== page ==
15. L’Abate, L. (1977). Intimacy is sharing hurt feelings: A reply to David Mace. Journal of Marriage and Family Counseling, 3, 13–16.CrossRefGoogle Scholar
  16. L’Abate, L. (1986). Systematic family therapy. New York: Brunner/Mazel.Google Scholar
  17. L’Abate, L. (1990). Building family competence: Primary and secondary prevention strategies. Newbury Park, CA: Sage.Google Scholar
  18. L’Abate, L. (1992a). Excessive spending. In L. L’Abate, J. E. Farrar, & D. A. Serritella (Eds.), Handbook of differential treatments for addictions (pp. 253–270). Boston: Allyn & Bacon.Google Scholar
  19. L’Abate, L. (1992b). Programmed writing: A self-administered approach with individuals, couples, and families. Pacific Grove, CA: Brooks/Cole.Google Scholar
  20. L’Abate, L. (1997a). Distance writing and computer-assisted training. In R. S. Sauber (Ed.), Managed mental health care: Major diagnostic and treatment approaches (pp. 133–163). Bristol, PA: Brunner/Mazel.Google Scholar
  21. L’Abate, L. (1997b). The self in the family: Toward a classification of personality, criminality, and psychopathology. New York: Wiley.Google Scholar
  22. L’Abate, L. (Ed.). (2001). Distance writing and computer-assisted interventions in psychiatry and mental health. Westport, CT: Ablex.Google Scholar
  23. L’Abate, L. (2002). Beyond psychotherapy: Programmed writing and structured computer-assisted interventions. Westport, CT: Ablex.Google Scholar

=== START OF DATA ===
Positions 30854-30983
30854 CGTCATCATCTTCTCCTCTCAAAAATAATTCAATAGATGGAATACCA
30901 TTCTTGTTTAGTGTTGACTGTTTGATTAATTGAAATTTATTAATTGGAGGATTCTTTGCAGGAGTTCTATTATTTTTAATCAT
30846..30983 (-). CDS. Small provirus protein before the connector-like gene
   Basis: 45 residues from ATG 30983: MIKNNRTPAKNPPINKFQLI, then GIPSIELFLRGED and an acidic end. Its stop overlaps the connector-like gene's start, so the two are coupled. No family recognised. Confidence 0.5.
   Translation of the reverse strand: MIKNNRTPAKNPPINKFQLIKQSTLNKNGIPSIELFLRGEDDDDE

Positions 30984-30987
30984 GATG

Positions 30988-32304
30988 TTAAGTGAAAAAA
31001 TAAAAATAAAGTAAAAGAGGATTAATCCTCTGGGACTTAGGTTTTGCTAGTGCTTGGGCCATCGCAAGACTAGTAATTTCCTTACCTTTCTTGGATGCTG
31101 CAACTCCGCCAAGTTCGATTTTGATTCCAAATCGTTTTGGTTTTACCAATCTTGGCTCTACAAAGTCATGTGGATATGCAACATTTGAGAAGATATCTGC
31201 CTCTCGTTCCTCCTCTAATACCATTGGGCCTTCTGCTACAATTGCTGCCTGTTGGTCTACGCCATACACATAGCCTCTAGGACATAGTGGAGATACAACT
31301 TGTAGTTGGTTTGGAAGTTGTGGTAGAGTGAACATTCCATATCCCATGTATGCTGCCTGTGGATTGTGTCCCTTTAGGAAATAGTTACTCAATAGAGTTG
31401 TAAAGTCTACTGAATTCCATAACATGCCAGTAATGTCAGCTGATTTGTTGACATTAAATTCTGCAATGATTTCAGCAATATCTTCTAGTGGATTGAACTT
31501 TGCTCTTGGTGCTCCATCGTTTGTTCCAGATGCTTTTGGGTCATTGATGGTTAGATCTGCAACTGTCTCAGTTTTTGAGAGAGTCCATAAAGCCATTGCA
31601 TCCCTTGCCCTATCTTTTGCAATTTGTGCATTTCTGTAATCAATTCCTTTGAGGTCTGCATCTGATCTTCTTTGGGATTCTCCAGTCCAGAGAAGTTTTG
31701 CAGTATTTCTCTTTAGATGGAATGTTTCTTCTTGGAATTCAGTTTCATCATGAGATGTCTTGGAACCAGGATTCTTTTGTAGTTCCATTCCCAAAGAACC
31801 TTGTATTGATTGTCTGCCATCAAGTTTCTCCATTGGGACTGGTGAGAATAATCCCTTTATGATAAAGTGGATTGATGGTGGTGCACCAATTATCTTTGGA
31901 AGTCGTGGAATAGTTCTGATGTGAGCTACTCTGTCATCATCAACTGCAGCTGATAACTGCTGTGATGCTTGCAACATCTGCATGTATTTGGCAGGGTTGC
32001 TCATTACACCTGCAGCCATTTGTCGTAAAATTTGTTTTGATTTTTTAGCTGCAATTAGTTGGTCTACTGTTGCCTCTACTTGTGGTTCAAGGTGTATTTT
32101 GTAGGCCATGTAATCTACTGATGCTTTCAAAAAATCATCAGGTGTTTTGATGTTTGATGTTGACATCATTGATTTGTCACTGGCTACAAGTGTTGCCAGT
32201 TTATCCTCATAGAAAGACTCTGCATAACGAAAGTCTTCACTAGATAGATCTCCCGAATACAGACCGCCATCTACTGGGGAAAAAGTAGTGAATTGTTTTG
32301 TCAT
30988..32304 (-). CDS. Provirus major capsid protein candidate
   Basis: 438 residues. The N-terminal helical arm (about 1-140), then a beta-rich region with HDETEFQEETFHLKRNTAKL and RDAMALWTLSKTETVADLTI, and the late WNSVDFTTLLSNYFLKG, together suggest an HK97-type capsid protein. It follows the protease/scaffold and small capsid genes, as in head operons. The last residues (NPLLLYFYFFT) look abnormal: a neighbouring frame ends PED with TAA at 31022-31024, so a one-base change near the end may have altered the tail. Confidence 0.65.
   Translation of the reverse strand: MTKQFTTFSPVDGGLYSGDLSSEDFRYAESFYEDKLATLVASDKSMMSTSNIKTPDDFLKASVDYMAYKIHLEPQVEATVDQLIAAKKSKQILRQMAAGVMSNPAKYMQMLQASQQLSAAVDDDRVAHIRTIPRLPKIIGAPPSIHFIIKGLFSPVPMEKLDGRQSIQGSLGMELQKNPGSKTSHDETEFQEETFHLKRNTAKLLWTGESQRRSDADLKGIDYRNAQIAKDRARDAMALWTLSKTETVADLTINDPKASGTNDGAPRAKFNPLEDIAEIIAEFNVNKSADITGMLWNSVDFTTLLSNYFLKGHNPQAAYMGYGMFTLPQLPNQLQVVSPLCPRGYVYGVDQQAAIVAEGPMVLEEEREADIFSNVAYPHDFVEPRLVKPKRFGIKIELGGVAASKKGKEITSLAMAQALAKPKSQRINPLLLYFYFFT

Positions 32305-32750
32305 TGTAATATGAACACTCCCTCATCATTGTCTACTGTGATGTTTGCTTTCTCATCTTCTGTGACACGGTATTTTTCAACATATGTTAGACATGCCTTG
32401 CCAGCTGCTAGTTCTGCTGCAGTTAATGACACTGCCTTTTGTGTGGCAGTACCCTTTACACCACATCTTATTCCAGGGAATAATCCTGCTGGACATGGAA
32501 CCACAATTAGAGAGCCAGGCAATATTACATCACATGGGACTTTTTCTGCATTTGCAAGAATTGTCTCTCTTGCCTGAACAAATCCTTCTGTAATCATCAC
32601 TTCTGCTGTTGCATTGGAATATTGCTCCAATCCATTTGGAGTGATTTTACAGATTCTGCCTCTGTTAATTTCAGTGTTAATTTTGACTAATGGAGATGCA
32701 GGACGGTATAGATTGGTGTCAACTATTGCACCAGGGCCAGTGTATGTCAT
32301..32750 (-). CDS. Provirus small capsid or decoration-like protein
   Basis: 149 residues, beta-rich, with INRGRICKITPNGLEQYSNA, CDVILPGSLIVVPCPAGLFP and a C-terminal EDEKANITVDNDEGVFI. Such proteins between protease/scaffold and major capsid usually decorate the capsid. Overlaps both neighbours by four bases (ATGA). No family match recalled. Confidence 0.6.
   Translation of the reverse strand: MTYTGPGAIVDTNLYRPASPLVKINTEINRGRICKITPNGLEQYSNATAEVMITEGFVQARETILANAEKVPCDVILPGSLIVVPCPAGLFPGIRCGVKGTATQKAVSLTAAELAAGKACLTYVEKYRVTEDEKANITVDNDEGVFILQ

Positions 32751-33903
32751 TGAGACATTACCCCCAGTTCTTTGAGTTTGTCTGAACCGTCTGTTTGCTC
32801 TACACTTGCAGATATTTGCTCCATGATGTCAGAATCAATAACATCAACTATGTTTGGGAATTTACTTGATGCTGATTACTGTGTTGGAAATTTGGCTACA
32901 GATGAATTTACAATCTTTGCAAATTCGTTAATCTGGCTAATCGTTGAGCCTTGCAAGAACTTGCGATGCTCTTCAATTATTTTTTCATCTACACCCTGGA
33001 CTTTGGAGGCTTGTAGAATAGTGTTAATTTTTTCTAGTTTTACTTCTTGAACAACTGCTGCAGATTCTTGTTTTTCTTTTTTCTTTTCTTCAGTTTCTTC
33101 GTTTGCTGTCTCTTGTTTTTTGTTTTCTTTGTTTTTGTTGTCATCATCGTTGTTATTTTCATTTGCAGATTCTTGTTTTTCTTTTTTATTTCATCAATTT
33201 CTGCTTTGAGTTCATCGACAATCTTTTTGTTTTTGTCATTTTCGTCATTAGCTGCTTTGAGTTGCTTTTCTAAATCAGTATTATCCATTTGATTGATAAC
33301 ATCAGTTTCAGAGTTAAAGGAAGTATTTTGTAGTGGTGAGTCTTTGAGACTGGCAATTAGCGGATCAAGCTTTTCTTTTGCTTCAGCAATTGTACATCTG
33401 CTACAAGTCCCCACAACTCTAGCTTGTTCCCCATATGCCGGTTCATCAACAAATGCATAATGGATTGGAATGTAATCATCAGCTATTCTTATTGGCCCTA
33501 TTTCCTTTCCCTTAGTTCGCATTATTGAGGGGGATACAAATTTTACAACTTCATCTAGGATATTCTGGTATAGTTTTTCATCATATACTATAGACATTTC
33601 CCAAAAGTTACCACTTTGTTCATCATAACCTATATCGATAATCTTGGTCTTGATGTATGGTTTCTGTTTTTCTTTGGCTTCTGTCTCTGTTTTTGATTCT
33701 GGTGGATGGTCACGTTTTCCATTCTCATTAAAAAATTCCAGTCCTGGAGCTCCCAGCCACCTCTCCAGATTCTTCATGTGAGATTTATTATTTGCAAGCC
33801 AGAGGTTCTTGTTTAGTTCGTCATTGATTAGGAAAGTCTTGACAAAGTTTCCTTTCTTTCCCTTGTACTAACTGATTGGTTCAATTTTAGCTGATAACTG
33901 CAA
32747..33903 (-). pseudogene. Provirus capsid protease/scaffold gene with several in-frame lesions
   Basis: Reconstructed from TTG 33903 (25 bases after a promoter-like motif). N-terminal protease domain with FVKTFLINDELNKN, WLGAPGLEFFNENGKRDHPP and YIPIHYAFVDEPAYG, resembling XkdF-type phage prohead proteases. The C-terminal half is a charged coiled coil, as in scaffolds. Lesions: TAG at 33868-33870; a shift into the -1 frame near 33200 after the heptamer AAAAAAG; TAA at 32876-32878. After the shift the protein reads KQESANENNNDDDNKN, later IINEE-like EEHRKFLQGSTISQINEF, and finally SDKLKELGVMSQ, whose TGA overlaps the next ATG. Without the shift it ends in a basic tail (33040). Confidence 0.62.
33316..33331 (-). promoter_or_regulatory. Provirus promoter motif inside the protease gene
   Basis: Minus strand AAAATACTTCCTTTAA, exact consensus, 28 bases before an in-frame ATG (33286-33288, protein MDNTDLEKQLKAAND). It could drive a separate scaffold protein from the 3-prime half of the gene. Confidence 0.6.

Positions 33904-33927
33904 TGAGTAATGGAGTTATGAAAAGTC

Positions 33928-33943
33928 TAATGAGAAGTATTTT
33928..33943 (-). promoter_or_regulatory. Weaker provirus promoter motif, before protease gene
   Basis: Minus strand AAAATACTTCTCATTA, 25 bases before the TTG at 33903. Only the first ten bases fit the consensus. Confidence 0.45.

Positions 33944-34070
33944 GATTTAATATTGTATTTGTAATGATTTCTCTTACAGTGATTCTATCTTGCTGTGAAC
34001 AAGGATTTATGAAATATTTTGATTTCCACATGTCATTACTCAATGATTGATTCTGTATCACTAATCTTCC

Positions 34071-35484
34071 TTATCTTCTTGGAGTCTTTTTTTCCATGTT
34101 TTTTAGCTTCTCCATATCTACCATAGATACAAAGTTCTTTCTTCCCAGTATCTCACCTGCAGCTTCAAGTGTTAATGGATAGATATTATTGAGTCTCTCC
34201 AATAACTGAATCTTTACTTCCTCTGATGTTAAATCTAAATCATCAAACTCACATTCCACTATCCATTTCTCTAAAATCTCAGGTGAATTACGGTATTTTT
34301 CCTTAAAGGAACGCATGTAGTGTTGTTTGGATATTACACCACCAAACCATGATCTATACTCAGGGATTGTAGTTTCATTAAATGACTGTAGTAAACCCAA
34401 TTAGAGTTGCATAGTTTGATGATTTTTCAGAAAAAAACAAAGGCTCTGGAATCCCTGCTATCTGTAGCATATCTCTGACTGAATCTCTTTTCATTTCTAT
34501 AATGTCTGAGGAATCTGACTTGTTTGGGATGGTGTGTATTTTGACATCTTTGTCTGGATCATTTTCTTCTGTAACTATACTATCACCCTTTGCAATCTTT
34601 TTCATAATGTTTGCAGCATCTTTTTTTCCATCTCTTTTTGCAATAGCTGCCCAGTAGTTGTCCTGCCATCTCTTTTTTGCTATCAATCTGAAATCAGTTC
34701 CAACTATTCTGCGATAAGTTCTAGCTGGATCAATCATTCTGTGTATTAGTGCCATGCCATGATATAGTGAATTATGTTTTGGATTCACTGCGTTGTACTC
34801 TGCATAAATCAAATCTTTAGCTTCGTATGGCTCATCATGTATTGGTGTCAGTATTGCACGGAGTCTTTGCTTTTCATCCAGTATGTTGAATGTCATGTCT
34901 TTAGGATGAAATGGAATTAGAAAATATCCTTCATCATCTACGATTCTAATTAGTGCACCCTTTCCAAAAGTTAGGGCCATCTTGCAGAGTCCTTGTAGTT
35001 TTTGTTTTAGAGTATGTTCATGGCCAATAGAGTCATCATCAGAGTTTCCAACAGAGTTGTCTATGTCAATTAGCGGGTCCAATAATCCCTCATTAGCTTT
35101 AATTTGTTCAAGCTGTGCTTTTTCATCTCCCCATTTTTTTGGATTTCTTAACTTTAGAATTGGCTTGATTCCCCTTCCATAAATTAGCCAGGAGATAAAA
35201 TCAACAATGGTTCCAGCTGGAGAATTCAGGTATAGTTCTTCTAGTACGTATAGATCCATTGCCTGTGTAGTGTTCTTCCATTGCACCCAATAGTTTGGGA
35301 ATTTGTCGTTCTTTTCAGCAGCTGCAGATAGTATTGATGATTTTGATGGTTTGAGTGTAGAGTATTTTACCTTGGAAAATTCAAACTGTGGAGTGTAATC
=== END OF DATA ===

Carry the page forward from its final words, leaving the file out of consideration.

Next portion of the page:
24. L’Abate, L. (Ed.). (2004b). Using workbooks in mental health: Resources in prevention, psycho-therapy, and rehabilitation for clinicians and researchers. Binghamton, NY: Haworth.Google Scholar
  25. L’Abate, L. (Ed.). (2007). Low-cost approaches to promote physical and mental health. New York: Springer.Google Scholar
  26. L’Abate, L. (2008a). A hierarchical framework for relational competence theory. Psychologia Rozwojowa, 13, 9–19.Google Scholar
  27. L’Abate, L. (2008b). Appendix. A proposed curriculum for a diploma or graduate degree in Structured Online Mental Health Interventions. In L. L’Abate (Ed.), Toward a science of clinical psychology: Laboratory evaluations and interventions (pp. 385–392). New York: Nova Science Publishers.Google Scholar
  28. L’Abate, L. (2009a). A theory-derived structured interview for intimate relationships. The Family Psychologist, 25, 12–14.Google Scholar
  29. L’Abate, L. (2009b). Hurt feelings: The last taboo for researchers and clinicians? In A. L. Vangelisti (Ed.), Handbook of hurt feelings in close relationships. New York: Cambridge University Press.Google Scholar